Digital Currency Group’s subsidiary, Genesis, which declared bankruptcy earlier in January, is enduring further challenges posed by the downtrending crypto market. The firm, known for its digital asset lending services, is now discontinuing its cryptocurrency spot and derivatives trading operations entirely.
While Genesis hasn’t directly communicated the rationale behind this move, an official from the company verified the impending changes. In a recent email statement, the spokesperson confirmed that derivatives trading would terminate immediately. Concurrently, their spot trading services are slated to conclude on September 21.
A memo from September 14 clarified, “Genesis has resolved to discontinue its digital asset spot and derivatives trading services through GGC International, Ltd. (GGCI).”
GGCI, short for Genesis Global Capital International, Ltd., is registered in the British Virgin Islands and operates as a fully-owned subsidiary of Genesis Bermuda Holdco Ltd.
The company emphasized, “This decision was proactively taken for strategic business reasons. With the discontinuation of services via GGCI, Genesis has ceased to provide trading services across all its business divisions.”
It’s noteworthy that earlier in the month, the US-centric Genesis Global Trading, despite its affiliation with the Digital Currency Group and remaining unaffected by the parent company’s January bankruptcy, declared its intention to close its cryptocurrency spot trading operations by September 18.
At that juncture, Genesis indicated its ongoing dialogue with pertinent regulatory agencies. This includes the likes of the New York Department of Financial Services and the US Securities and Exchange Commission (SEC).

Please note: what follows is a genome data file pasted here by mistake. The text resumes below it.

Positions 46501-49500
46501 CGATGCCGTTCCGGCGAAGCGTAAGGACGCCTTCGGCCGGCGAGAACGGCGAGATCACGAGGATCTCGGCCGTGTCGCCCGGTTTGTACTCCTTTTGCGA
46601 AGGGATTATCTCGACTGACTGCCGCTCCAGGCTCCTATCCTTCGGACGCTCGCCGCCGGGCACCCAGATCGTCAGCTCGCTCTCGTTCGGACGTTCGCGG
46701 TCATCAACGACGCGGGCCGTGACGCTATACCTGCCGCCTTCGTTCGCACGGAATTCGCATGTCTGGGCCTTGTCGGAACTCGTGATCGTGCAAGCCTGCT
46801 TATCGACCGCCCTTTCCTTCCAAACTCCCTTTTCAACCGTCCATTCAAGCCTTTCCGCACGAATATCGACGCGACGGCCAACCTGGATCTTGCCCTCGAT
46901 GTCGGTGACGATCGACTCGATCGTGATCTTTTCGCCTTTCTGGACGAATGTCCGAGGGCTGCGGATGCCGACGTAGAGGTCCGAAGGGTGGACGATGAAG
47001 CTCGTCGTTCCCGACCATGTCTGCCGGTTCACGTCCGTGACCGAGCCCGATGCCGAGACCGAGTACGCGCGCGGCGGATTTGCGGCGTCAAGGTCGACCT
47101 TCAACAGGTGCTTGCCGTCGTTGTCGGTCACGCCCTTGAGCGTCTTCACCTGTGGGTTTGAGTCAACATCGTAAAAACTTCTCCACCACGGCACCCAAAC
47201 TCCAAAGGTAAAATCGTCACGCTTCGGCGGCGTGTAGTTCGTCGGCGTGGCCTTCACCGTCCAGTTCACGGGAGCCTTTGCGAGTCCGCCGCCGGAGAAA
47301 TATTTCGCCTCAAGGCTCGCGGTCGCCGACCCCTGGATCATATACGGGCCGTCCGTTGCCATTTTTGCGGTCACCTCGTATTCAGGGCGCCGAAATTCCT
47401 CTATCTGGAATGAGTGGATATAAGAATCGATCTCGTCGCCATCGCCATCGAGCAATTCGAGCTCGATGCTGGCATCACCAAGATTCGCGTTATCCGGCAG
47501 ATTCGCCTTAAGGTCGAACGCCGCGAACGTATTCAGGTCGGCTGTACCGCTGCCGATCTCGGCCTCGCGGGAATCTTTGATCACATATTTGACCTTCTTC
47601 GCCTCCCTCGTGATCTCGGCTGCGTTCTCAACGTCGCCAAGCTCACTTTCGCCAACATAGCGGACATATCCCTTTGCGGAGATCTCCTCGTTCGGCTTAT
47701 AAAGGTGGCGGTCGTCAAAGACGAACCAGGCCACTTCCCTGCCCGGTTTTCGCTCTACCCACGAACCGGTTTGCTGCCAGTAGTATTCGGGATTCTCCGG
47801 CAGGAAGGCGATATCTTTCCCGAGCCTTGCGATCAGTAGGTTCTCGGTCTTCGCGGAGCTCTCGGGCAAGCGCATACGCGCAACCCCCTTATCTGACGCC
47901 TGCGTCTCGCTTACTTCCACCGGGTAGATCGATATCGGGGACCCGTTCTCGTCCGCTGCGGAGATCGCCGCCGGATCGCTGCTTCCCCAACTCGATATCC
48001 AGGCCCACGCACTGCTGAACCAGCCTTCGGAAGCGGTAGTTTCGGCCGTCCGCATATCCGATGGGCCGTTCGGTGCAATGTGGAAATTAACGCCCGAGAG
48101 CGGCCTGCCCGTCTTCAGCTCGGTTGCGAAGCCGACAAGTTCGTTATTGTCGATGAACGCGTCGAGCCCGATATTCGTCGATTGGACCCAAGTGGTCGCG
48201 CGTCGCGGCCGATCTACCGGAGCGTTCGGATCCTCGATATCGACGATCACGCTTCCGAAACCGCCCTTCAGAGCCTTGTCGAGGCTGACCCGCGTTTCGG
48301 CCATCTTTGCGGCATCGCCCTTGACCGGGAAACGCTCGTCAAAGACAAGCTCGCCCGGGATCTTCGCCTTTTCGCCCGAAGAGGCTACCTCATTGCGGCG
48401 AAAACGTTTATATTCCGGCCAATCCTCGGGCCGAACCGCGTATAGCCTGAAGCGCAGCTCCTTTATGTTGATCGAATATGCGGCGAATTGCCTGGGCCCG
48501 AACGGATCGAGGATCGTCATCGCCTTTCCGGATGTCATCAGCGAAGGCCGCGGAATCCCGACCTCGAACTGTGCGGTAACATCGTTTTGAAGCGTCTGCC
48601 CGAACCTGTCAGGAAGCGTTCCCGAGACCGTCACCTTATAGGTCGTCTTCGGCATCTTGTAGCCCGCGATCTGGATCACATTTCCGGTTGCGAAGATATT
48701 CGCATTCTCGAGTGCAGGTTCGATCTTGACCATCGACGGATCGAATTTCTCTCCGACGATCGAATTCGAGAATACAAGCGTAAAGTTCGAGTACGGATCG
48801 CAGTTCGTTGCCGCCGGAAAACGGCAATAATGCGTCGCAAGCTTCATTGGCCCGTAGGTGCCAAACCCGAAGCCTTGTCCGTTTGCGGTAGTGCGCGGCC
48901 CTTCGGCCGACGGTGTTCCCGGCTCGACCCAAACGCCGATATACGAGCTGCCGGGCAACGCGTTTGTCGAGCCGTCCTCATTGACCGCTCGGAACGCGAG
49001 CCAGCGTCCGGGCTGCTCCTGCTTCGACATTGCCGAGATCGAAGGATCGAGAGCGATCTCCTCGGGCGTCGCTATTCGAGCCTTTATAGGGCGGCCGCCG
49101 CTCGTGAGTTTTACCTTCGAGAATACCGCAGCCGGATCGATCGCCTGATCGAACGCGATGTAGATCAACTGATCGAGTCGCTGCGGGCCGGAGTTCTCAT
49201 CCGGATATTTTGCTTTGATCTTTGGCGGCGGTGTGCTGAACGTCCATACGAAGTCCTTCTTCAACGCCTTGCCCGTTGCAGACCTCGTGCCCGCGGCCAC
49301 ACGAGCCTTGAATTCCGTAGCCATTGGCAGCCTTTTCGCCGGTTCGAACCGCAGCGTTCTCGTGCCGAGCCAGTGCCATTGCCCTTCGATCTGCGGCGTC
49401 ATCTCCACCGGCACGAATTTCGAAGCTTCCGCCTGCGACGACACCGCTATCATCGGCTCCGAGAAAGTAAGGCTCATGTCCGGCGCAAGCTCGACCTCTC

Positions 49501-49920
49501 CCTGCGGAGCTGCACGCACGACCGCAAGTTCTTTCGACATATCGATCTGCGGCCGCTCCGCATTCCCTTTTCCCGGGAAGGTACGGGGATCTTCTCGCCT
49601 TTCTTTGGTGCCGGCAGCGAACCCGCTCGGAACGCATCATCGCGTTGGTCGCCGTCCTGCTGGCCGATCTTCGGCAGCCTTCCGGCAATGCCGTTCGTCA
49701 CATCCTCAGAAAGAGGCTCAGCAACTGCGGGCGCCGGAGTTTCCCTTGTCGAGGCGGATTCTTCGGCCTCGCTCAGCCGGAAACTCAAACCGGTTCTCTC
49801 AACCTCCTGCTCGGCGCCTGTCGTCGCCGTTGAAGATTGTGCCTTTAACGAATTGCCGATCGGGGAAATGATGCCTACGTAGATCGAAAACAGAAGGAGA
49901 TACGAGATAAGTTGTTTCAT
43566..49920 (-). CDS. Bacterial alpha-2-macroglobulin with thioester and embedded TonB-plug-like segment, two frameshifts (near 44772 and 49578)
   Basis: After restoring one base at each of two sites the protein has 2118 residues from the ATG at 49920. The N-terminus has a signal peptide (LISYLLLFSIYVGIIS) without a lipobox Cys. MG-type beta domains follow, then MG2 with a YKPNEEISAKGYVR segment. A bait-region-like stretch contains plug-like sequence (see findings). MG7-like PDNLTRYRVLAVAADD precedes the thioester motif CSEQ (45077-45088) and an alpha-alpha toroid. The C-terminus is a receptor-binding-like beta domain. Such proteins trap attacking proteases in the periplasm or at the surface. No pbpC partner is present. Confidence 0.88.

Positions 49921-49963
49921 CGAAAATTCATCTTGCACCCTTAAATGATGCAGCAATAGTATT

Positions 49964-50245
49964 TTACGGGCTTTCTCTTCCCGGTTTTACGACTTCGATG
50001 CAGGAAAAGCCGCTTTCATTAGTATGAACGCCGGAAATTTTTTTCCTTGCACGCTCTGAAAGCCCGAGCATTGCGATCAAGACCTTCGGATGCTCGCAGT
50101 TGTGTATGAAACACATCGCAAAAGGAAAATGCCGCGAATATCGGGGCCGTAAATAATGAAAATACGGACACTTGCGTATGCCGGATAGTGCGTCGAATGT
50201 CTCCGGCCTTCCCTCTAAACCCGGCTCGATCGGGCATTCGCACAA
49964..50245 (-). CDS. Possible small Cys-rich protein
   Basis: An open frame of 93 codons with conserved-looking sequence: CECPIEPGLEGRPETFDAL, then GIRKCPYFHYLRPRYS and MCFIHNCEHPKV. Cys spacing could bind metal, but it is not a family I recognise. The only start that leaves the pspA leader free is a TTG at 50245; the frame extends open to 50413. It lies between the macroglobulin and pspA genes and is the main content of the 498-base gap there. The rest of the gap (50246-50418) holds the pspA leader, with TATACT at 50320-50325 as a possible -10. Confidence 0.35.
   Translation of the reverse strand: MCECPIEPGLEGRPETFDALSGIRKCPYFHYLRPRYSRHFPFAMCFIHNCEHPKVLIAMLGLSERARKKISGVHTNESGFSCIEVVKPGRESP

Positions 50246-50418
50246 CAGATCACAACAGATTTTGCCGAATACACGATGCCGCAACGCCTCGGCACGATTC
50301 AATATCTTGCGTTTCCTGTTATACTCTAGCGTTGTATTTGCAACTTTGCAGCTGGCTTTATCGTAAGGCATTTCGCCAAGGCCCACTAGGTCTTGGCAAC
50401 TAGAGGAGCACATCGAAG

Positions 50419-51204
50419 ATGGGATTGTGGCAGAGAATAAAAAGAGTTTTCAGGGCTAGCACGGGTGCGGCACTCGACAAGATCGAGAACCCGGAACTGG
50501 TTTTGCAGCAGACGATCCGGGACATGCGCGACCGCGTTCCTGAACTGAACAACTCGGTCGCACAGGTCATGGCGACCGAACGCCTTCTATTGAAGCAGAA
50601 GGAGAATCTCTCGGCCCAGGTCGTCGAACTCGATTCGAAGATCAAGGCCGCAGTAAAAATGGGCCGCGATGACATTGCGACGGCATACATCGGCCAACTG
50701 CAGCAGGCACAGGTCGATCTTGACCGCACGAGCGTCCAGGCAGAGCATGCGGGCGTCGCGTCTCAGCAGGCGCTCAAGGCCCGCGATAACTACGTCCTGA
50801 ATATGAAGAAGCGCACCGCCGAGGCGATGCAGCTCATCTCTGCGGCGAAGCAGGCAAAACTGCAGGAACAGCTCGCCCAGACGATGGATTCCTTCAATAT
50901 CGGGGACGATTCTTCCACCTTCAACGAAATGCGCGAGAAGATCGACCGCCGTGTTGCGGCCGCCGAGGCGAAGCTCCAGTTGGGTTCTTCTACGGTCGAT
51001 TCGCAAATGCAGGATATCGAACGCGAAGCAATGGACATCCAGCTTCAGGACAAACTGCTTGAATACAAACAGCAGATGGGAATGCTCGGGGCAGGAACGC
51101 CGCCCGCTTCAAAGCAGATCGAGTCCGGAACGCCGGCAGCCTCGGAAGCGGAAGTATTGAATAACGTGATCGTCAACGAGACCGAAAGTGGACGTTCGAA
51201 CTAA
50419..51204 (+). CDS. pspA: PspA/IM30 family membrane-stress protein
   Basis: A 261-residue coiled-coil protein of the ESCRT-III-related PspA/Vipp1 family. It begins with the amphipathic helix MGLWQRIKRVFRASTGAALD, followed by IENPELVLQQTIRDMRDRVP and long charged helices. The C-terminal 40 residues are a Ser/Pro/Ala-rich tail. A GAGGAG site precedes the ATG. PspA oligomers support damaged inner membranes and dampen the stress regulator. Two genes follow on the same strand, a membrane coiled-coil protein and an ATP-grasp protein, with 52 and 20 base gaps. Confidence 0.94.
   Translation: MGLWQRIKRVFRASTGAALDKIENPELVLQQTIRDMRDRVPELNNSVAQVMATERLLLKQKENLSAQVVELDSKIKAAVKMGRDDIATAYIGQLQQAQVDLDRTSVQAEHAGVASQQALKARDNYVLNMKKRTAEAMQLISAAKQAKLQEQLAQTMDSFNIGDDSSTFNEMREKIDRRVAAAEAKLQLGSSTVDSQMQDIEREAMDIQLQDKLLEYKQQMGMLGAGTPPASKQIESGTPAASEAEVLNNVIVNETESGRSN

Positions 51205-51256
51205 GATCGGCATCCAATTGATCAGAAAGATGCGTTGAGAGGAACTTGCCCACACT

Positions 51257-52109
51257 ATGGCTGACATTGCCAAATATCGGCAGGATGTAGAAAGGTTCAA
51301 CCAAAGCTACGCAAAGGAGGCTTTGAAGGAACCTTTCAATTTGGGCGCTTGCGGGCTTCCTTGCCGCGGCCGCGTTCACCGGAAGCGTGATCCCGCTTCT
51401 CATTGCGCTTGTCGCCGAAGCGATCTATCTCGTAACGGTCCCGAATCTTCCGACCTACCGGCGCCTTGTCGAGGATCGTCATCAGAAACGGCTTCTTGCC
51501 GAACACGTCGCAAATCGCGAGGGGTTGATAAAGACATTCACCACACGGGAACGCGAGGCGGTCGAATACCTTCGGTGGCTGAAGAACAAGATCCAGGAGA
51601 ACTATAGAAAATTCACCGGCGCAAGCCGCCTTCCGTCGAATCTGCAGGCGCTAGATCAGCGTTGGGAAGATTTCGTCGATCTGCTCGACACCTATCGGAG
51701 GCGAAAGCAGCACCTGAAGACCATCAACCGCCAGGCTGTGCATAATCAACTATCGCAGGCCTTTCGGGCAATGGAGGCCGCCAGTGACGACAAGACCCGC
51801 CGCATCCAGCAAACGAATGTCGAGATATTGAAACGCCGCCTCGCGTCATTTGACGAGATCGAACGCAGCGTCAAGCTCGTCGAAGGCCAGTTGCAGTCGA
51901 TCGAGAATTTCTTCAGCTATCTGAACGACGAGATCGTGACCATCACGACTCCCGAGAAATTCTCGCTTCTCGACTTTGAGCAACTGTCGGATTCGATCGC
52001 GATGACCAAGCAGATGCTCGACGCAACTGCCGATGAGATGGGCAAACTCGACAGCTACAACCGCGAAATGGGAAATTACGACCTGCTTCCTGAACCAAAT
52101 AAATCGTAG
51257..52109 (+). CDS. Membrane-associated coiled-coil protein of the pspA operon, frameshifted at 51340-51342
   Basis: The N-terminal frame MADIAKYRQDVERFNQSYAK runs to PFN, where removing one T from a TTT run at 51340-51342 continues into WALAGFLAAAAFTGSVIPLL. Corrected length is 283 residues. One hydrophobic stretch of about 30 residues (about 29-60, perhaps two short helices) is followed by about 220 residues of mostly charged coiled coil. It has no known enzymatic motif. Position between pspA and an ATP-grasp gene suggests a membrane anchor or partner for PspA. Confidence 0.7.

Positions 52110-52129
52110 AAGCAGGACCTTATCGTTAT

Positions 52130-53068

Effects of Bankruptcy
Once a prominent name in the realm of derivative services, Genesis found itself embroiled in a significant controversy, which contributed to its downturn. The debacle began when Gemini, the crypto exchange owned by the Winklevoss twins, reportedly lent a staggering $900 million of its customer funds to Genesis.
However, complications soon arose, as these funds became ensnared, hindering Gemini Earn customers from accessing their assets. This issue impacted a substantial client base, approximated at over 340,000 individuals. The situation escalated when Cameron Winklevoss, one half of the Winklevoss duo, publicly chastised Genesis CEO, Barry Silbert. He accused Silbert of deliberately employing “stall tactics” to prolong the inevitable declaration of Genesis’s bankruptcy.
The challenges facing Genesis were compounded when, on January 12, 2023, the US SEC brought charges against both Genesis and Gemini. The regulatory body alleged that the two entities had engaged in the provision of unregistered securities via the Gemini Earn product.
Only a week after this development, Genesis resorted to Chapter 11 bankruptcy proceedings. However, it’s noteworthy that the aspects of spot and derivatives trading, as well as their custody businesses, remained untouched by the bankruptcy claim and sustained their operations. But the volatile crypto market landscape eventually coerced the termination of these trading services as well.